Written by Landscape and Timelapse photographer Jonathan Mitchell:
At the start of 2015 I began my journey into timelapse photography. It had been on my mind since I picked up the camera a number of years ago. I made a few films throughout the year; a series titled “Discovery,” which were filmed throughout the West Coast. After putting these together, I really wanted to travel internationally- somewhere with unique landscapes that would be a challenging and exciting location for my first timelapse of 2016. With a great deal on airfare to Iceland, my wife and I saw our opportunity and the big trip I had been hoping for was scheduled. I knew Iceland was going to be exactly what I was looking for with it's vast landscapes and constantly changing weather. We pre booked AirBnB's around the island before we arrived, planning on a few days in each area. We also left a few nights open to sleep in our car in case we found something we wanted to spend more time at along the way.
With the trip coming up, I began planning out the gear I would be packing on my back throughout my two weeks in Iceland. I had been using eMotimo for my past timelapses, but Rhino had since come out with their Motion system. With its light weight design, slick interface, and simple “set up and shoot” mentality, I knew it was something I wanted to add to my kit. The guys at Rhino were able to get the Motion and their Rhino Slider EVO Carbon 24" over to me just in time for my flight, and I couldn't be more excited to try them out.
My first experience using the Motion was at a random stop along our drive around the Golden Circle. We were on our way to Bruarfoss and Gullfoss when we saw this beautiful glacier melt lake with snow covered shores and had to pull over. We ventured out and after a bit of exploring I found a unique spot in the lake that showed a glimpse into the frozen water below and reflections of the mountains behind. I got out the Motion and adjusted the rugged feet so that it was level on the snow. Since the entire system weights only 4lbs it was able to distribute the weight evenly across the snow. In just a few minutes I was up and running, shooting the rapidly changing weather.
With my first timelapse shot in the bag, I was excited to keep going. Our next stop was Bruarfoss, and after a very bumpy ride through unpaved residential roads filled with pot holes, our trusty rental car got us to the parking area. I grabbed my bag and headed out for the short hike to the falls. We had the waterfall to ourselves so I scouted it out, trying different locations before settling on a forward moving shot through the beams of a walking bridge that framed Bruarfoss in a very dramatic way. I attached a tripod mount on one end of the slider and placed the other end on the opposite side of the bridge. Since Rhino Motion attaches directly to the slider carriage, the height of the rails is minimal. This means that it was at the perfect height to capture exactly what I had envisioned. It was mounted in a tricky spot but since the controls are not directly on the unit it meant I could stand a a few feet back and set up the shot.
Making our way around the island, Hvitserkur was another location I was really looking forward to. It is on the northwestern part of the island and the beach has a huge basalt formation that some say looks like a dragon drinking out of the water. When we arrived at the beach, the sky was grey and it was sprinkling off and on. We had the whole day ahead of us and nothing else planned on our way to Akureyri so I took my time with stills, waiting out the small waves of people that came down to shoot the unique rock. Waiting paid off in the end- as I was setting up the rails to get a sliding timelapse near the stream, the sky began to clear up, and a full rainbow appeared. The last group of people left, and I hurried over to the spot I had planned to set up the Motion, this time with the added bonus of a rainbow in the background.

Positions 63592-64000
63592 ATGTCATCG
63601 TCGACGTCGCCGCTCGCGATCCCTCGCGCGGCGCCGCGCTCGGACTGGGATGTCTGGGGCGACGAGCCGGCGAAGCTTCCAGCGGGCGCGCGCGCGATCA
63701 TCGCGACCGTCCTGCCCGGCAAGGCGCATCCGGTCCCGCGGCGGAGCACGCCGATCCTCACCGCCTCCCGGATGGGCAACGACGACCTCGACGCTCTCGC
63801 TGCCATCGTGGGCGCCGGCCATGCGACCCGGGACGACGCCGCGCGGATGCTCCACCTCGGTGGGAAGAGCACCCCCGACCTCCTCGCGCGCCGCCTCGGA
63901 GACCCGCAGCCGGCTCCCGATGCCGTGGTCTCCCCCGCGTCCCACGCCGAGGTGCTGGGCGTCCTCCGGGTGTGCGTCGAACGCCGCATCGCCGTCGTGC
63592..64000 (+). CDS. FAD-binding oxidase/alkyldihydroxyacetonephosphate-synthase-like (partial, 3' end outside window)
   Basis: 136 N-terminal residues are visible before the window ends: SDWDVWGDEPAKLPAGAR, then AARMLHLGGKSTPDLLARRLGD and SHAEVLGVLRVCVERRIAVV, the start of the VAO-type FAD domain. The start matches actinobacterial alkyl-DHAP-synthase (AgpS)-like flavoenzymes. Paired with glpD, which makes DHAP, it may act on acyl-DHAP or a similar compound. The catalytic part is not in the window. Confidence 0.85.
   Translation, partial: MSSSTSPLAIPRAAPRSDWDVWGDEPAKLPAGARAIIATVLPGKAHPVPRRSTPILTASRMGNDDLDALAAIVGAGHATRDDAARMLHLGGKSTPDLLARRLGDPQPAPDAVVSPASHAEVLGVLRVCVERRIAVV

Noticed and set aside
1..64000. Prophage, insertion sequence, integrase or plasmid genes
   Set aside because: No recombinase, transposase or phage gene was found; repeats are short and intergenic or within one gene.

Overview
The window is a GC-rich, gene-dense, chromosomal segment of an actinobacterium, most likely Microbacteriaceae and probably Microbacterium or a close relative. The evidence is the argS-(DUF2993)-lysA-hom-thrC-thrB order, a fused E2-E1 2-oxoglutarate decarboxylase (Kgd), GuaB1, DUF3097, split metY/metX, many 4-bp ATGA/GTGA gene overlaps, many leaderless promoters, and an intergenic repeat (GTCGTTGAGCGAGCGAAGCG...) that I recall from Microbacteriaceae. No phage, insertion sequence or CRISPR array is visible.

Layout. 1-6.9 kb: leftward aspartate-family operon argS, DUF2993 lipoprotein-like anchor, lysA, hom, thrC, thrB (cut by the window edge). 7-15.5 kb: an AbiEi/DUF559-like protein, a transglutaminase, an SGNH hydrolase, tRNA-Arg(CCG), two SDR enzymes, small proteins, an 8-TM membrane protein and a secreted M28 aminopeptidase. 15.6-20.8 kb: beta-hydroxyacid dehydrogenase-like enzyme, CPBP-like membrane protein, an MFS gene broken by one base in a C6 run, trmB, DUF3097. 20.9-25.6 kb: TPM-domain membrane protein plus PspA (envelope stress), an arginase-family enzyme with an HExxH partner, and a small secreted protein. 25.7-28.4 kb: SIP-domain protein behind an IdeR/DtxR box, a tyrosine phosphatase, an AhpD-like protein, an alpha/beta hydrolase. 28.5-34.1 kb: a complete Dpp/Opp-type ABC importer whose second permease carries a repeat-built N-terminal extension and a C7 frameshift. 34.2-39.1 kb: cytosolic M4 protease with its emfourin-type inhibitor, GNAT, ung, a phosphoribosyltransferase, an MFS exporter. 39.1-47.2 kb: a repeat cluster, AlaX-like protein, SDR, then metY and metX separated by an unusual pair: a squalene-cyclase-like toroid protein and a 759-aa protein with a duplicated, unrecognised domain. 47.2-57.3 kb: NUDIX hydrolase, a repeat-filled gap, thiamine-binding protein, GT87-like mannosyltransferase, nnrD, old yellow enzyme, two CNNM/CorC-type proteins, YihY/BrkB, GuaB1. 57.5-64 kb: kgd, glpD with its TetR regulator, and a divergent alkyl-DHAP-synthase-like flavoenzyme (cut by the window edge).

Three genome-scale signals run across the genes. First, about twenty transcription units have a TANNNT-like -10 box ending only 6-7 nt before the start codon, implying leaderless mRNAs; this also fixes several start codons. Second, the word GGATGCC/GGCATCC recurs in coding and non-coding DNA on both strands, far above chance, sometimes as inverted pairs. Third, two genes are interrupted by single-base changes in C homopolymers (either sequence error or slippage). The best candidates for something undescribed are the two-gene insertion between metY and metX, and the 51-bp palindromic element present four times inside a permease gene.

Continuing our journey around the island I was able to shoot in various locations, from mossy lava fields to glacier chunks on black sand beach, to the Vestrahorn mountains at Stokksnes. While the Rhino Motion performed as I hoped it would, the fact that it was set up and ready to go in its 24" Carrying Case at all times was what really impressed me. The armor protected it on the plane and in the car with all of our luggage, yet was easy to access and pull out at a moments notice. This was key to capturing whatever caught my eye on my journey around Iceland. As the locals say, “If you don’t like the weather, wait a few minutes,” but I found that if I did like the weather, I might only have few minutes before it took a turn for the worse. The quick set up and ease of use was something I really appreciated from it- it allowed me to capture the scenery and weather I was experiencing in that very moment, a moment that often didn't last long.
Overall Experience with Rhino Motion
Using the Rhino Motion throughout the trip was extremely positive. I never ran into a situation the slider setup couldn't handle. I was even able to use the rhino motion as an advanced intervalometer without the rails. This made calculating a timelapse a breeze as you input the length of clip and shutter speed. This came in handy for adjusting the exposure settings and seeing the progress of the shoot. Battery life was never an issue even after doing inclined motions; it lasted almost the entire trip on one charge. I look forward to further exploring the limits of what the Rhino Motion can shoot and pairing it with their new Rhino Arc in the future.
This blog post can also be found on Jonathan Mitchell's blog.